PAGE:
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Fine Dining at NYU: The Torch Club

Inside+the+downstairs+area+of+NYU%27s+Torch+Club.+
Inside the downstairs area of NYU's Torch Club.

Inside the downstairs area of NYU's Torch Club.

Hang Cheng

Hang Cheng

Inside the downstairs area of NYU's Torch Club.

By Nina Huang, Contributing Writer

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Every day, hundreds of NYU students walk down Waverly Place to their respective classrooms, yet not many know about the Torch Club at 18 Waverly Pl. Out of a group of 21 students, ranging from freshmen to juniors of various schools, five knew exactly what it was, four had very hazy ideas of its purpose and 14 were absolutely unaware of its existence.

The Torch Club, which opened in 1999, provides fine dining to alumni, faculty and visitors to NYU. This lunch-only establishment features wooden decor reminiscent of that of a Gilded Age library. It is run by Chef Mitchell Greene, who offers a seasonal menu featuring Neo-American cuisine. The two-course luncheon option includes a salad and an entree for $25, excluding tax and tip. The Torch Club also caters mixers, talks and private parties ranging from 10 to 150 guests.

Despite the misconception that the Torch Club is off-limits for NYU students, a spokesperson confirmed that the restaurant is more than happy to serve students — as long as we dine and pay as regular customers. However, some older students might remember not having to pay as much for a meal at the Torch Club. In Fall 2014, NYU opened up the Tap Room, the lower-level bar of the Torch Club, to students as a dining hall due to construction at what is now Lipton Hall. Upon entering, Gallatin junior Leo de Rothschild said, one would turn left, go down a flight of wooden stairs and swipe themselves into a small but cozy room with high-quality meal options.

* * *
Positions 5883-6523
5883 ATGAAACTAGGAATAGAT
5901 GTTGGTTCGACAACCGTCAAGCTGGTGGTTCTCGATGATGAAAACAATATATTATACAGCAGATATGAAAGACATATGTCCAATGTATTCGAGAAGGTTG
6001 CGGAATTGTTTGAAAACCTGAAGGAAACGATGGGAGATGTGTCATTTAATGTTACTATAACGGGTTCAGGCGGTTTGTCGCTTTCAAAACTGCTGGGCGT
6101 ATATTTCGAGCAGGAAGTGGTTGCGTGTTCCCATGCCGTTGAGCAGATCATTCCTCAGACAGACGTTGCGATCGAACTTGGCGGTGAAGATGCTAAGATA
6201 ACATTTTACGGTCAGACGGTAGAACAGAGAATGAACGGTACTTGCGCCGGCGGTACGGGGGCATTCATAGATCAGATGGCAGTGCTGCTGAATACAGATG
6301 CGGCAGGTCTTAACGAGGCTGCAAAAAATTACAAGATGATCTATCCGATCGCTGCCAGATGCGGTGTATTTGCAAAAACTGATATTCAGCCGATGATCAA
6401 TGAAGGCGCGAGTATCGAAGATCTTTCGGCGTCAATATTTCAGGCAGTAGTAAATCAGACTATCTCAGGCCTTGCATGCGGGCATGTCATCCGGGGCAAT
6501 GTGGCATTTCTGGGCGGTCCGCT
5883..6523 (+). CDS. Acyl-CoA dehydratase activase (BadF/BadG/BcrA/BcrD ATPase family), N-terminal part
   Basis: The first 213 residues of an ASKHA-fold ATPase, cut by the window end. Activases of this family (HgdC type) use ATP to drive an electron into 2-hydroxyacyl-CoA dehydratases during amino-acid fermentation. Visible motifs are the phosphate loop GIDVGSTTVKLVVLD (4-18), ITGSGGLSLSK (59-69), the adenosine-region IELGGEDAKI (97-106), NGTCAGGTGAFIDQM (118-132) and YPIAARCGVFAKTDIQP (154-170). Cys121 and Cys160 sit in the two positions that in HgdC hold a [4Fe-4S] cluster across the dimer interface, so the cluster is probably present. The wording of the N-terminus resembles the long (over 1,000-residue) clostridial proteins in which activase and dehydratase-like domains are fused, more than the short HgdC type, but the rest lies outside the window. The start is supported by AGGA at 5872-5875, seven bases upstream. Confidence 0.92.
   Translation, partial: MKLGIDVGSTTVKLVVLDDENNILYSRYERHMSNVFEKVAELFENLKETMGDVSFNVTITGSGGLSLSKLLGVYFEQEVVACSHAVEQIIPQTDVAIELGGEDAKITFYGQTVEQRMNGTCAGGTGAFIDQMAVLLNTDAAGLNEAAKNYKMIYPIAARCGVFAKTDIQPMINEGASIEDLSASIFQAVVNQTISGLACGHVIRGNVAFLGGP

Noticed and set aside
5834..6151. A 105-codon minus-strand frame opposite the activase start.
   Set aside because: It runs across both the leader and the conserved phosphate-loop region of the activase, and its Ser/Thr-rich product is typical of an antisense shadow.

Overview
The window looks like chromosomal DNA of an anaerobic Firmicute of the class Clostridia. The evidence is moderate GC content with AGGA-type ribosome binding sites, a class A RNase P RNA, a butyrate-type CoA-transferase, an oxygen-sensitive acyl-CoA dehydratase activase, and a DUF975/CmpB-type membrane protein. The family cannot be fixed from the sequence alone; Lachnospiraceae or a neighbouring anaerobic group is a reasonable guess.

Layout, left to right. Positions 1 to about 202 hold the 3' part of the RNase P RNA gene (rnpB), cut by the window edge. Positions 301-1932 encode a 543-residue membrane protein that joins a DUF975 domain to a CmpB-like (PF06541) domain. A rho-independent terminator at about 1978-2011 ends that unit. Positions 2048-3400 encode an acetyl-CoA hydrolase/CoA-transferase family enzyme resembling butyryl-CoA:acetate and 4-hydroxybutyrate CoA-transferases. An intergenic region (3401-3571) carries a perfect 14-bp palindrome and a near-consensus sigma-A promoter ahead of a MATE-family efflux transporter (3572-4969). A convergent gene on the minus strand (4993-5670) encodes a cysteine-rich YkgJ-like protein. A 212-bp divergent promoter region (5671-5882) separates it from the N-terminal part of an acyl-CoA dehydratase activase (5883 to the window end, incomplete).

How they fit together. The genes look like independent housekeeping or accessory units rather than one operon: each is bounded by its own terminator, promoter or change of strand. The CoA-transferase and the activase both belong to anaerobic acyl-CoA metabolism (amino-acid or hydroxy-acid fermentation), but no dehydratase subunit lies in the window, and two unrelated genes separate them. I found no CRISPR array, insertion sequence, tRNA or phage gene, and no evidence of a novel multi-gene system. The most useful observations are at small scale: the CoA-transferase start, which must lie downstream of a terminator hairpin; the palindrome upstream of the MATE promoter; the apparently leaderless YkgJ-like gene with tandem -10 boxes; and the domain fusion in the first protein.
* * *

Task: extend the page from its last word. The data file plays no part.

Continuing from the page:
“The Tap Room was my go-to lunch place; it was close to campus, it had good quality food and not many people knew about it because it was quite hidden,” de Rothschild said. He spoke fondly of the Tap Room as a small but intimate space that provided him and his friends with a different experience than they might find at typical dining halls. It felt exclusive, with food quality that truly merited the price of NYU meal plans.

CAS junior Gabby Carroll could not say the same.

“I didn’t really like the Tap Room,” she said. “All the food seemed like something I could find at Palladium or another dining hall. Every time I went there to eat, it was really crowded and hard to find seats. The decor seemed like it would be nice and quaint when the room wasn’t filled, but with so many people trying to eat lunch there, it was either unnoticeable or got in the way.”

Unfortunately, students who want to see the Tap Room today would have to pay as regular customers, not students with meal plans. When Lipton Hall reopened, there was no longer need for the substitution. De Rothschild saw this as a shame.

“Unless there’s a really good reason for it not to be a dining hall anymore, I’d say definitely open it up again because it’s a nice little place, and since it’s not well-advertised, people liked finding out about it and discovering it,” he said.

But for now, those who are prepared to pay the price can certainly head to 18 Waverly Pl. and discover the more upscale side of NYU dining.

Email Nina Huang at [email protected]

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